The suggestion that some CEOs focus exclusively on product when thinking about quality is exhibited in the lack of support given to quality, both in terms of sufficient staffing and when quality leaders have to exert their responsibility and stop the release of a product. At that moment of intensity, will the CEO support the quality decision, or as in so many cases, exert pressure to compromise under the guise of satisfying the customer? This month ASQ asks the question, “How can quality be moved beyond product to become a critical partner, closely linked with business model development and the enterprise-wide execution of long-term strategy to achieve results?”
Quality leaders must first look to themselves. Are they their own worst enemies? Are they performing as strategic partners, or are they tacticians who focus on non-conformances, deviations, SOPs and audits? What do they bring to the table as insightful predictions of the quality needs and demands of the future? Years ago, I recall that the story was no different for human resource professionals who were not being taken seriously by senior management. They had to begin by changing their own “place at the table” and making sure their contribution was value-added to the big picture. They had to take themselves very seriously before others would.
Once at the table, how can a quality leader add value at a level the CEO will listen to and respond? ASQ CEO Paul Borawski references the Conference Board Quality Council report suggesting that CEOs are focused on innovation, human capital, global political/economic risk, government regulation, global expansion, cost optimization, customer relationships, sustainability, corporate brand and reputation, and investor relations. If we identify these ten areas as the Critical Success Factors for an organization and combine a Lean 5S approach to each area, could quality leaders use such a document to focus on the strategic “vital” few? And, if shared with the CEO, would the impact be profound? Let’s take a look:
Let’s begin with the first S: Sorting (Seiri). Here the quality professional sorts out the critical few under each of the ten areas. For example, what are the critical few quality issues related to innovation? What will government regulation be focused on in the next 3 to 5 years? Where do innovation and GMP regulations intersect? How can quality practices support innovation, rather than inhibit it?
The second S: Stabilizing or Straightening Out (Seiton). What issues must be stabilized or straightened out in each area specifically related to quality before forward progress can occur? If recall or failure to release product is affecting the brand and reputation, what can be done? If global expansion is increasing regulatory demands, how will quality address it to ensure no interruption in product delivery?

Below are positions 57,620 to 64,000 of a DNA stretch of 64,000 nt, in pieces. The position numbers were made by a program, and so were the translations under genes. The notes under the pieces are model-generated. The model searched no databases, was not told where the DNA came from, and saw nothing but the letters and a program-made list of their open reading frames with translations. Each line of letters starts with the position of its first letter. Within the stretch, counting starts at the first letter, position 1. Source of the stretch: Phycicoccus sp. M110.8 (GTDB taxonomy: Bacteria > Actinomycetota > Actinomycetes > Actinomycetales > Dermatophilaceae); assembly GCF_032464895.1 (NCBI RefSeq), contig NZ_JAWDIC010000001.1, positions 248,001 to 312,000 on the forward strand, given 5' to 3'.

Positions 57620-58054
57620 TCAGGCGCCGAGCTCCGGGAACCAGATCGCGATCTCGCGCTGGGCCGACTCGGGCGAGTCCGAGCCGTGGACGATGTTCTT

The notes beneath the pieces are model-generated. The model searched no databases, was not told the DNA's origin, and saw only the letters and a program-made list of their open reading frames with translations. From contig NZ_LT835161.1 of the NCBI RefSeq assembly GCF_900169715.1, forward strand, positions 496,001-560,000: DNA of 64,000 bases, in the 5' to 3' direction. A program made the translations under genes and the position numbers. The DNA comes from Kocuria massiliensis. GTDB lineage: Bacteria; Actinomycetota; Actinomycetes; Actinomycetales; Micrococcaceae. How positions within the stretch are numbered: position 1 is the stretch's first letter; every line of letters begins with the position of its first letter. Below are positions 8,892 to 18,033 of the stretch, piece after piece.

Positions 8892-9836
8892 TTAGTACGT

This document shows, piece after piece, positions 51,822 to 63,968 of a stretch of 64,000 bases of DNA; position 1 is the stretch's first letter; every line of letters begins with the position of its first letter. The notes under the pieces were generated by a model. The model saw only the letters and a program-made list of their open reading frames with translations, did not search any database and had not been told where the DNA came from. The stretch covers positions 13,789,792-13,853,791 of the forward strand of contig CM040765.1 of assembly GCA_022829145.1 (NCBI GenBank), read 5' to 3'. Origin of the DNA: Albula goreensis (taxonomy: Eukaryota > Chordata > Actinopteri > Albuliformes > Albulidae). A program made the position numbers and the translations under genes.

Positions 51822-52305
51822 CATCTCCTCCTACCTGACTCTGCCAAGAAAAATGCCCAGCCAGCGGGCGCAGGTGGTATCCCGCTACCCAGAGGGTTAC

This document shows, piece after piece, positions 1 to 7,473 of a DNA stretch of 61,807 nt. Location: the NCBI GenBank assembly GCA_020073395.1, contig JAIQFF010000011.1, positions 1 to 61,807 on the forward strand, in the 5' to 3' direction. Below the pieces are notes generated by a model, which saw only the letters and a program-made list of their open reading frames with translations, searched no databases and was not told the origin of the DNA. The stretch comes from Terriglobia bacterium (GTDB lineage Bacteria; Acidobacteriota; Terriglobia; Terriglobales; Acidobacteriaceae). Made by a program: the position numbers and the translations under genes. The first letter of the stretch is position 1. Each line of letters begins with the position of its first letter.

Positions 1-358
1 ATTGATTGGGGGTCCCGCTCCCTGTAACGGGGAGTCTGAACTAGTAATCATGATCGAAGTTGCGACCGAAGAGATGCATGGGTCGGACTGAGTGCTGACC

The third S: Sweeping or Shining (Seiso): What are the best practices that must be swept into the organization? What level of quality would create a delighted customer relationship, not just expected or desired – but delighted? What clean-up in processes and competencies must occur to reduce risk?
The fourth S: Standardizing (Seiketsu): What are the critical standards that must be maintained to ensure investor relations, or global expansion? Are global acquisitions proving to be more of a quality headache than they are worth? When does standardization across a global company make sense and when does it not? Standardization can play an important role in every one of the ten areas.
The fifth S: Sustaining the Practice (Shitsuke): If quality is critical to everything we do, then how can it be sustained at a highest level possible? What will it take? Most importantly, what will it take of senior leadership to sustain the practice of quality? Quality leaders must be able to articulate – and perhaps even confront – CEOs with the clear message that they are to be champions of quality for the organization.
We thought this approach, including providing the CEO or senior leader with a quality message across the ten areas that matter most to the them, might be a novel way of driving home what Benjamin Franklin said years ago, “Watch the little things: a small leak will sink a great ship” and what Steve Jobs said more recently, “Quality is more important than quantity. One home run is much better than two doubles.”
I’m part of the ASQ Influential Voices program. While I receive an honorarium from ASQ for my commitment, the thoughts and opinions expressed on my blog are my own.